Health Workforce Safety in Remote Australia

Page last updated: 13 December 2017

Remote area health workforce safety and security has been a longstanding concern for all governments and employers.

Remote area health professionals are required to provide services in areas where there are often inadequate staffing levels, frequent calls out at night, professional isolation, violence in the workplace, limited supervision, concerns for personal safety, inadequate infrastructure or equipment and often within a cross cultural context. Remote area health workers are also required to work under these conditions whilst striving to meet the health demands of some of the most disadvantaged populations in Australia.

Employers are responsible for providing safe and secure working conditions for their staff. While the Commonwealth Government does not directly employ remote area health staff, it has invested in improving safety and security for the remote area health workforce by funding the Council of Remote Area Nurses of Australia (CRANAplus) to develop a suite of resources to assist and guide employers, health service providers, communities, clinicians and other health workers, to establish and maintain safe and effective working arrangements at remote health services.

The resources provide guidance in addressing the complexity of factors that influence remote area health workforce safety and security, such as:

• conducting hazard identification and risk assessments;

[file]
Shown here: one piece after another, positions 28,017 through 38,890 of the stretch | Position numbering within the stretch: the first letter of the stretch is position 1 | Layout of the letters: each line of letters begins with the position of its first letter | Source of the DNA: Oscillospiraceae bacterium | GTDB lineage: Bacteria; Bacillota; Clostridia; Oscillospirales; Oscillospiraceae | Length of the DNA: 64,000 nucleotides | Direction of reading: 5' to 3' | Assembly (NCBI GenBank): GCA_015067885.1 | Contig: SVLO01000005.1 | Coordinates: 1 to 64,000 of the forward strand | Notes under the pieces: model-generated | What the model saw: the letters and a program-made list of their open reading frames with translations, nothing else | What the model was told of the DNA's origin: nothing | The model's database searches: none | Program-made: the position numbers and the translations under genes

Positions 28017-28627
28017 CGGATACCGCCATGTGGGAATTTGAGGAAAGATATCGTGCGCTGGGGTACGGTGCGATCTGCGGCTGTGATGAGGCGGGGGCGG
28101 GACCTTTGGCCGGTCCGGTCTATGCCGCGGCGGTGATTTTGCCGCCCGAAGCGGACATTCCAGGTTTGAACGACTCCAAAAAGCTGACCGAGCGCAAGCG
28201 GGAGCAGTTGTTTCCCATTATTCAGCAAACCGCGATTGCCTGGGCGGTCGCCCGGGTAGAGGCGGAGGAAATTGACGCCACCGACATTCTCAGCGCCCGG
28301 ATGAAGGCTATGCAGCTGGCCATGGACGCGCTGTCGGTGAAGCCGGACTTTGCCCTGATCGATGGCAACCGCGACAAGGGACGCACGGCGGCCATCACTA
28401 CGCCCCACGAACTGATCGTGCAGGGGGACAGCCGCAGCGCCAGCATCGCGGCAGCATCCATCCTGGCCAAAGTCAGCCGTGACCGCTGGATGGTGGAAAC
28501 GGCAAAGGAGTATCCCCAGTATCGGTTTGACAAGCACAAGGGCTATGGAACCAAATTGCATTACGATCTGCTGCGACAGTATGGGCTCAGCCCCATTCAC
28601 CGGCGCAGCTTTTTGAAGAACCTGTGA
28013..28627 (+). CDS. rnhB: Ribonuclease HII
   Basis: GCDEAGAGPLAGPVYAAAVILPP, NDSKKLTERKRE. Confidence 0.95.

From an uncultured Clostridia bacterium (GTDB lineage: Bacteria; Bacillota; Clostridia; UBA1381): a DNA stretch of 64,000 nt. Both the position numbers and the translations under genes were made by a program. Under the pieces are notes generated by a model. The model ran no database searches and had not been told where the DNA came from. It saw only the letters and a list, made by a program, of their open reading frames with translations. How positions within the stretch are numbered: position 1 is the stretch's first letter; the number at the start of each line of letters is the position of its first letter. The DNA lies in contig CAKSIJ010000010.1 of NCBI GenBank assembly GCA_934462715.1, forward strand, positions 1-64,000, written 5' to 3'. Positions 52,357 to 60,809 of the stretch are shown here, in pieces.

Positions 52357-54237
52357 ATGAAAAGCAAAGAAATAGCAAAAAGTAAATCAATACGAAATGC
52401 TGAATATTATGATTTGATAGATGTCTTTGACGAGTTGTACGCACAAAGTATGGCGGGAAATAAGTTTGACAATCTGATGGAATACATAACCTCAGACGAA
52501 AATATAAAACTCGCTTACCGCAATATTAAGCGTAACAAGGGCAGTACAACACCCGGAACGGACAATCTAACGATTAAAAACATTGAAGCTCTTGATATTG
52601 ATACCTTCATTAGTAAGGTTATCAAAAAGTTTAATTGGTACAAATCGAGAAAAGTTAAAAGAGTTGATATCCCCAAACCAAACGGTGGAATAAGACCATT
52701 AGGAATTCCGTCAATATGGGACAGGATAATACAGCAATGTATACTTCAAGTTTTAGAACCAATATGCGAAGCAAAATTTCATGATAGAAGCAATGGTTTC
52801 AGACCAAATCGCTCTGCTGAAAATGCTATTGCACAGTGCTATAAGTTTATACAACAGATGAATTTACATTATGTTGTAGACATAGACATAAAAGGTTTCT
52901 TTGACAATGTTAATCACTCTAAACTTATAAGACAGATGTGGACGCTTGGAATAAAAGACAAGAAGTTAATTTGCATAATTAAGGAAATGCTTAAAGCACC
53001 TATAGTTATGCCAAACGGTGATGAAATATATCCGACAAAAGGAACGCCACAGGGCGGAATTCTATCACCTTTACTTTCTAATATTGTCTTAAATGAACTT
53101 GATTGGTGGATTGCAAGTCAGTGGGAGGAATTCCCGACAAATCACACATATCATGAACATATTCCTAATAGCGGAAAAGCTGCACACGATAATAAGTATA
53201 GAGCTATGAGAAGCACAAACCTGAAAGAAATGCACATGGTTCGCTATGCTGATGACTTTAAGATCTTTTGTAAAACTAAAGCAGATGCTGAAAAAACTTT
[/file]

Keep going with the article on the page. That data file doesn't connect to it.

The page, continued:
• ensuring staff are safe when on-call, and at other times when risks are identified;
• orientating staff to working in remote settings;
• ensuring the availability of reliable, accessible transport and emergency after hours communication systems;
• providing access to patient information and data; and
• training staff in communication and de-escalation techniques.

The remote health workforce safety and security resources listed below are available on the CRANAplus website:

CRANAplus Safety and Security Guidelines for Remote and Isolated Health;
• a Working Safe in Remote and Isolated Health Handbook;
CRANAPlus Safety and Security Flow Charts that guide how to respond to a critical event;
Rapid Risk Assessment Tool that provides a framework for assessing safety issues in the clinic, community, and when on call;
Safety and Security Audit Tool to help identify significant issues contributing to personal safety;
• a web page dedicated to Working Safely in Rural and Remote Australia Project;
• an e-learning module on working safely in remote practice for their members; and
• the CRANAplus Bush Support Services mobile device application (for Android and Apple devices) has been updated to include the safety and security resources.